This is a known problem: /boot will run out of space after some time, due to obsolete kernel images. It will only become evident when /boot is on a separate filesystem, as it is the case for encrypted systems.

Can anyone confirm whether this has (finally!!) been fixed in 14.04? If so, ignore the rest of this post.

Otherwise. Please let us find a solution for this ridiculous design error.

The general recommendation is to run a chain as follows:

1.) dpkg --get-selections to get all installed packages 2.) grep out kernel images 3.) remove the current kernel from the list, based on uname -r 4.) run apt-get remove on the remaining ones

This may be OK if run semi-automatically. But I need it to run completely unattended, alongside completely unattended system upgrades. (Because I'm preparing a system for a non-tech person who has better things to do than to care about old kernel images.)

In combination with an unattended system upgrade, the following could happen (I imagine):

1.) let the current kernel be version N 2.) a new kernel is installed, say version M 3.) the above procedure is run, but uname -r still gives version N, so version M is removed again 4.) FAIL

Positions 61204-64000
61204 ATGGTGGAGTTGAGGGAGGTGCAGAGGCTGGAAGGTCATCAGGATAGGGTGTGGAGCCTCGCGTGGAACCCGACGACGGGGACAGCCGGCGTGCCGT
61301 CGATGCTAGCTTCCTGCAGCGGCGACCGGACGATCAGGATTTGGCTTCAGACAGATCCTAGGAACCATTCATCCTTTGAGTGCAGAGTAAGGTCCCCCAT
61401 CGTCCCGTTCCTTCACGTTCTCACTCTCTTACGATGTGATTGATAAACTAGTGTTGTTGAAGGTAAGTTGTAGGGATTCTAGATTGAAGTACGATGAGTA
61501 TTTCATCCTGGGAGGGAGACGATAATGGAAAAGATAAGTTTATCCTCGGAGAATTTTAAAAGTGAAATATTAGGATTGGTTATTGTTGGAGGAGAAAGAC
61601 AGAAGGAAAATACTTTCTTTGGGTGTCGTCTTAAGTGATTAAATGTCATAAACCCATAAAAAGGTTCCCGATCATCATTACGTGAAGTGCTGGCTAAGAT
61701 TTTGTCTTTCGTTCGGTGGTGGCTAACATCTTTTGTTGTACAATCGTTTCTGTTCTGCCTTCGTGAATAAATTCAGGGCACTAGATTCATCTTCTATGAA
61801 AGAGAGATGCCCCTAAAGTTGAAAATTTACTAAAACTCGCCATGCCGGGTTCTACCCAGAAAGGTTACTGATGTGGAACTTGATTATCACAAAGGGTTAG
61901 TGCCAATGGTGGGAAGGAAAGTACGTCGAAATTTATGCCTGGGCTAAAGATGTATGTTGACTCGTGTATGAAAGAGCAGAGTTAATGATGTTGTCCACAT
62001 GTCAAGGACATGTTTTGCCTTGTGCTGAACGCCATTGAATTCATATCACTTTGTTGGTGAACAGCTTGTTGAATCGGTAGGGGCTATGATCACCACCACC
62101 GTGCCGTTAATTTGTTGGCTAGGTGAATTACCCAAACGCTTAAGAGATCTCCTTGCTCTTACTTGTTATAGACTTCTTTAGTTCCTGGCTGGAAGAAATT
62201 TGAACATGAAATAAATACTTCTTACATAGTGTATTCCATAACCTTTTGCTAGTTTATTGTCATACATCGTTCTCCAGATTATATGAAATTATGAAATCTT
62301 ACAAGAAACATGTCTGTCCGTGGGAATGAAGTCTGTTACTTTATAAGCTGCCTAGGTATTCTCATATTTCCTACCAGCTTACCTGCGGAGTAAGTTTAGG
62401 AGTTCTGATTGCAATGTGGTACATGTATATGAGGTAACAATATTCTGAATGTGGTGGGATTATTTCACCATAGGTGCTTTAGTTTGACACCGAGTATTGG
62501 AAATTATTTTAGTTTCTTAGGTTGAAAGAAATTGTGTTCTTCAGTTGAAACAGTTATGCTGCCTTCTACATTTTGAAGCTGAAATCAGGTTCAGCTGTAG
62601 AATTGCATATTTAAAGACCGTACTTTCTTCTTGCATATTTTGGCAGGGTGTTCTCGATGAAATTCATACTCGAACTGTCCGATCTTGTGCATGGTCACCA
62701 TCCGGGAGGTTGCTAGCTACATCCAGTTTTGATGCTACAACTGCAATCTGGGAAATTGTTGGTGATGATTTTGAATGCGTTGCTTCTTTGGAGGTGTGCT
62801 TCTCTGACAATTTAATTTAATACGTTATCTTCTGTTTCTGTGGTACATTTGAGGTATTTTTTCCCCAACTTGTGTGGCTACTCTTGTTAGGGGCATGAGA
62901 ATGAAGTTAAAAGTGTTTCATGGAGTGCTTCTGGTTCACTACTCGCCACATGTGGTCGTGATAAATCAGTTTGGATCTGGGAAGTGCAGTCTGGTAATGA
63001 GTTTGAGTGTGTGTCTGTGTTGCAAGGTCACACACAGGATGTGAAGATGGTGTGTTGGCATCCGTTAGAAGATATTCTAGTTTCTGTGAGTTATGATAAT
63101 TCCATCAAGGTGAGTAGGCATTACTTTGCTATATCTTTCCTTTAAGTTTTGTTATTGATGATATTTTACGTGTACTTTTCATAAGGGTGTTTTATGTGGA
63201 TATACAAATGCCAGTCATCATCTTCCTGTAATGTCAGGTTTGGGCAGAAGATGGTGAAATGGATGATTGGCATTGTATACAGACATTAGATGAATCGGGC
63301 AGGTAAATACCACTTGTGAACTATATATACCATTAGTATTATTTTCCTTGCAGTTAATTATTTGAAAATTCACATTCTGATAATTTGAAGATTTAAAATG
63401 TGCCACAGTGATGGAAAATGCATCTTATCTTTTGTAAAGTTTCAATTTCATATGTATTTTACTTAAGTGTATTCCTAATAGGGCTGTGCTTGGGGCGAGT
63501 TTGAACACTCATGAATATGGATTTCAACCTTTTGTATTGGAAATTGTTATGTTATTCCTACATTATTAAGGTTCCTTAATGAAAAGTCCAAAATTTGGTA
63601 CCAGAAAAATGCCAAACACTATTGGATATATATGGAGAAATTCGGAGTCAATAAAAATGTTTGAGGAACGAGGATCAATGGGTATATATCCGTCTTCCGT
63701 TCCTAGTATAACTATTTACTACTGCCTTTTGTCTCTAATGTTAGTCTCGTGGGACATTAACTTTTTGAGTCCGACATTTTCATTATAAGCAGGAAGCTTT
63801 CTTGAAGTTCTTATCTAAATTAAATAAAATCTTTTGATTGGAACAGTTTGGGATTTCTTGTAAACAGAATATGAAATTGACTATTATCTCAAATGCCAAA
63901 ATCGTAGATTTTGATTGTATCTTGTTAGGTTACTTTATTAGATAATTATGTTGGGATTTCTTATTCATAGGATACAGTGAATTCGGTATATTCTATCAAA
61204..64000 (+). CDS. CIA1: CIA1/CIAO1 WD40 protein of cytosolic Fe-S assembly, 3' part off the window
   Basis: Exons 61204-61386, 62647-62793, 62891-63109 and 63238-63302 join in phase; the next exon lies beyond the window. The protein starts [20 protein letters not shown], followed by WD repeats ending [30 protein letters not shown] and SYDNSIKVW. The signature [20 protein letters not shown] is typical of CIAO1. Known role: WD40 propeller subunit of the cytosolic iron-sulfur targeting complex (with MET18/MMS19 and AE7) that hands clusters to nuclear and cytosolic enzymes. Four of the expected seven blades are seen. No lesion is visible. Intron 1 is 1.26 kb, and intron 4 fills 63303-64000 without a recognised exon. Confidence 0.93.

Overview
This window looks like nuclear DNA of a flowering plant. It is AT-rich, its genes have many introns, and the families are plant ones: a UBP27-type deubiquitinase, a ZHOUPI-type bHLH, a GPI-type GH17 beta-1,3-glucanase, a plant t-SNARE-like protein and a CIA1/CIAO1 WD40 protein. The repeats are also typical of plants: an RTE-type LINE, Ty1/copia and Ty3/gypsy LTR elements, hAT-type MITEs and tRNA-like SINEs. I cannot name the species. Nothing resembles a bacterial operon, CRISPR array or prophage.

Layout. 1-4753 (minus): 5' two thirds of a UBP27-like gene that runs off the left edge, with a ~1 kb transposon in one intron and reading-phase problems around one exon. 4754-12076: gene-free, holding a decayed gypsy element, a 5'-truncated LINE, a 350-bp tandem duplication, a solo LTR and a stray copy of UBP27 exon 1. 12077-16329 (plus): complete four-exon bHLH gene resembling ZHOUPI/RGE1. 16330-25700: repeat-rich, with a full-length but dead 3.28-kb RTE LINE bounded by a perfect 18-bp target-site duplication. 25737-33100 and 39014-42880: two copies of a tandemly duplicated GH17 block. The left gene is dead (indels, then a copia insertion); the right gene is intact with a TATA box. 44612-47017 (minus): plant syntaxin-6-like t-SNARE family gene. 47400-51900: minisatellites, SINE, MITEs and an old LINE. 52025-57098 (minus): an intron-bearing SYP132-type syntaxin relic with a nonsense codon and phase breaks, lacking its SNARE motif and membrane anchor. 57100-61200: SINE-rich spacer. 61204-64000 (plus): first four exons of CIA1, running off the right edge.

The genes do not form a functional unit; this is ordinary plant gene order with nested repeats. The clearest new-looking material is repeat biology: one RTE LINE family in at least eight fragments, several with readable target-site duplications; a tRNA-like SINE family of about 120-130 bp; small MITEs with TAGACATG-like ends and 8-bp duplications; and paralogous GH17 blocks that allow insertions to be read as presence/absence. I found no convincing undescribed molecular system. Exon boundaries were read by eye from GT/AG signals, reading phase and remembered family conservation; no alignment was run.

One idea of mine was to sort the list of kernels lexicographically and then remove all but the, say, last 2 in the list. (And also remove the one given by uname -r from the list.) This way the latest kernels would never be removed. That is, IF lexicographical ordering puts the latest kernel last. Which, by looking at past package names, appears probably not to be the case. m(

So the next idea is to write a more sophisticated kernel version parser.

Any ideas? Has anyone already implemented a working solution?

Thank you!

  • One way to manage this is to use the GUI with Ukuu and then it can handle the deleting and you can choose which Kernels to delete (auto-deleting is not simple because if something breaks your kernel you'll want to be able to boot into an old one) - I agree you don't need 10 old ones though! Mar 21, 2018 at 11:11

1 Answer 1


My permanent solution to this is to not have /boot be a separate partition. This hasn't been necessary for a long time, back when BIOS could only read the first 1024 cylinders on a disk it was important, but not now.

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